MOST SLOVAKS DISAGREE WITH ABORTION BAN

A public opinion poll conducted by Polis shows that two proposals for amending the Slovak Constitution do not have a majority of support within the population. The proposal by the Christian Democratic Movement (KDH) that abortions be constitutionally banned is supported by 28 percent and rejected by 68 percent of Slovaks. Slovaks are also in disagreement with the Hungarian Coalition Party proposal to change the constitutional preamble now speaking of "We, the Slovak nation" into "We, the citizens of Slovakia." This amendment is supported by 19.6 percent and opposed by 49.9 percent, CTK reported. MS

HUNGARIAN NEO-NAZIS, ANTI-FASCISTS COMMEMORATE BUDAPEST SIEGE

Some 1,200 people representing anti-fascist organizations and political parties on 13 February commemorated in Buda Castle the 56th anniversary of the end to the siege of Budapest, thus preventing neo-Nazis from staging their annual rally at the site of the World War II battle between German and Soviet troops. The 30 members of the unregistered extreme-right Hungarian National Freedom Party (MNSZP) staged their rally at another site. "When will Hungary get to the level of democracy where people can freely practice their religion, express their views, and stand up for national feelings without it being a crime?" Gyorgy Kemal Ekrem, leader of the MNSZP, asked at the rally. MSZ

IFJ CRITICIZES HUNGARY'S PUBLIC MEDIA

Aiden White, secretary general of the International Federation of Journalists, said on 13 February that the condition of Hungary's public service media is "extremely serious." White said that responsibility for the stalemate in the public media boards, where opposition parties are not represented, "rests with all political parties." He added that journalists are also responsible for the present situation, as "common ethical norms are absent and professional solidarity is lacking." He warned that Hungary's accession to the EU could be hindered unless the condition of the media changes. MSZ




KOSTUNICA WANTS REVISION OF KOSOVA PEACE AGREEMENTS

Speaking at a Belgrade press conference on 13 February, Yugoslav President Vojislav Kostunica again called for a revision of the 1999 Kumanovo agreements that ended the Kosova conflict and established a demilitarized zone on southwest Serbia's border with Kosova (see "RFE/RL Balkan Report," 6 February 2001). He said that "if NATO and KFOR are still reluctant about abolishing the buffer zone, we can narrow [the zone in Serbia] and extend it across the boundary into Kosovo and have joint patrols there by KFOR and our army," Reuters reported. He added that Yugoslav officers could be stationed at the U.S. Camp Bondsteel base in Kosova. Kostunica apparently did not mention how he would deal with the ethnic Albanians, who do not trust Belgrade and its security forces. It was in their interest that the zone was set up in the first place. In December, Predrag Simic, who is Kostunica's foreign policy adviser, wrote two articles in the weekly "NIN" in which he outlined plans for how Belgrade could re-establish its authority in Kosova with the cooperation of the international community. PM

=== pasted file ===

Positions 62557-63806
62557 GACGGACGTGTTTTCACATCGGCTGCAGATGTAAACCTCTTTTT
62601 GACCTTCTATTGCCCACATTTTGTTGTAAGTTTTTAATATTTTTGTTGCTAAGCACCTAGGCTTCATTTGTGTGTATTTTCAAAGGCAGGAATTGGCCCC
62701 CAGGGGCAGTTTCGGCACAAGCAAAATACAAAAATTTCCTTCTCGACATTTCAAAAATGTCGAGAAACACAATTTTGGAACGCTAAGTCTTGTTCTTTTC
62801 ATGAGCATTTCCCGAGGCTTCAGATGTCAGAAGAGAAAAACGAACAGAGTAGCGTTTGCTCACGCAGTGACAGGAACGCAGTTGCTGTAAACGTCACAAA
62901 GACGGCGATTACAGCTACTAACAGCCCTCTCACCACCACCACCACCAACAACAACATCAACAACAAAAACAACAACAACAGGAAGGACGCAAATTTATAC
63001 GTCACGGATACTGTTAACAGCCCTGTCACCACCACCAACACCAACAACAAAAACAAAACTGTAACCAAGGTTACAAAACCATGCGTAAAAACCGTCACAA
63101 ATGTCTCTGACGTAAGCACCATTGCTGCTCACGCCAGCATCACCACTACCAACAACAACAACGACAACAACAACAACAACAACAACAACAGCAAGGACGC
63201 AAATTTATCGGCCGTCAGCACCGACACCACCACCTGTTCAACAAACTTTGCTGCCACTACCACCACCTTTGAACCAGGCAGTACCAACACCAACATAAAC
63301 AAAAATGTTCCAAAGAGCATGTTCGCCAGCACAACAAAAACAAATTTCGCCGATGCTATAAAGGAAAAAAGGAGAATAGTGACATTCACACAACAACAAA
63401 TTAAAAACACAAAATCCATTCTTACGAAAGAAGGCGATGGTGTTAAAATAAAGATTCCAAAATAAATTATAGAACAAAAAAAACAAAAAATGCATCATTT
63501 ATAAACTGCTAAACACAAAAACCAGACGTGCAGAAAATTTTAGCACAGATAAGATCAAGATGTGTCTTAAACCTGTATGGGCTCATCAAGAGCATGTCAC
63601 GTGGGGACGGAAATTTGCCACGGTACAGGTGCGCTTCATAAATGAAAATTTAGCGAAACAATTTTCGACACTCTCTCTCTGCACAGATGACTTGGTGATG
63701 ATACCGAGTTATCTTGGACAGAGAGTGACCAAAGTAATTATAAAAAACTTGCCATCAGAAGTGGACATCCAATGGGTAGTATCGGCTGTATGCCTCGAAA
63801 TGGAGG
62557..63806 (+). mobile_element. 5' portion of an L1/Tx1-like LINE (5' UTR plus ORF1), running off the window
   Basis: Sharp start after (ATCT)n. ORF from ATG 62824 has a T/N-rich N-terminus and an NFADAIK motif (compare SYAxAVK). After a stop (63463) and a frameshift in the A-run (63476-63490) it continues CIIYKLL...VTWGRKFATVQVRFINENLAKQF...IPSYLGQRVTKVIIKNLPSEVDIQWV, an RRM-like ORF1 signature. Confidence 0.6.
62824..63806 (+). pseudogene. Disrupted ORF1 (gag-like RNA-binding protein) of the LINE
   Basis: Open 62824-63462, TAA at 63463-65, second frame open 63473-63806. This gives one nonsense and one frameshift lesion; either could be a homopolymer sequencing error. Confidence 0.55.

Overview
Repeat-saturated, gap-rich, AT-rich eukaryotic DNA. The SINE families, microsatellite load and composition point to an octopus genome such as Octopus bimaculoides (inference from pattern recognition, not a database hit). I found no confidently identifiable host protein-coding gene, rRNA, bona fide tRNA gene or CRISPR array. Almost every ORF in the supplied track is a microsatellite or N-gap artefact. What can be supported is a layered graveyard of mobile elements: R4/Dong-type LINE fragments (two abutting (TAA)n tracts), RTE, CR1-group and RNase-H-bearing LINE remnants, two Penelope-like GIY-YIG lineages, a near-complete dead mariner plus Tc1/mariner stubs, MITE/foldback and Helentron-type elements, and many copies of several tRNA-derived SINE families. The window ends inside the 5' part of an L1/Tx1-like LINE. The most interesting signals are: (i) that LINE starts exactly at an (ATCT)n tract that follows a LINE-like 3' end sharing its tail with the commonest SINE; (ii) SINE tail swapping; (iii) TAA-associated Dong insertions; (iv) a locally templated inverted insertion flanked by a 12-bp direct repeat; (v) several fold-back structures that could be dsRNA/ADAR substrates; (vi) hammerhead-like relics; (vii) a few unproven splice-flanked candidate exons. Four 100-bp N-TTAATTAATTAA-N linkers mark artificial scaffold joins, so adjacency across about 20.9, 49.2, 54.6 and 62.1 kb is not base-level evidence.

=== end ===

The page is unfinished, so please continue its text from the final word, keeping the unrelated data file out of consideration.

NATO SKEPTICAL OF KOSTUNICA'S PROPOSAL

In Brussels, unnamed NATO officials told Reuters on 13 February that it is "highly unlikely" that the Atlantic alliance will agree to joint patrols with the Yugoslav military. The sources noted that there is no mention of joint patrols in their copies of Belgrade's proposed plan for easing tensions in the Presevo valley (see "RFE/RL Newsline," 13 February 2001). In Prishtina, unnamed KFOR sources said that they fear that Belgrade will use any changes in the Kumanovo agreements and the status of the zone to launch a fresh crackdown on local ethnic Albanians (see "RFE/RL Balkan Report," 13 February 2001). Albanian leaders in Kosova have repeatedly made it clear that any return of Serbian forces to the province is unacceptable following the repression and ethnic cleansing of 1998-1999. PM

KOSTUNICA RULES OUT TALKS WITH ALBANIAN 'TERRORISTS'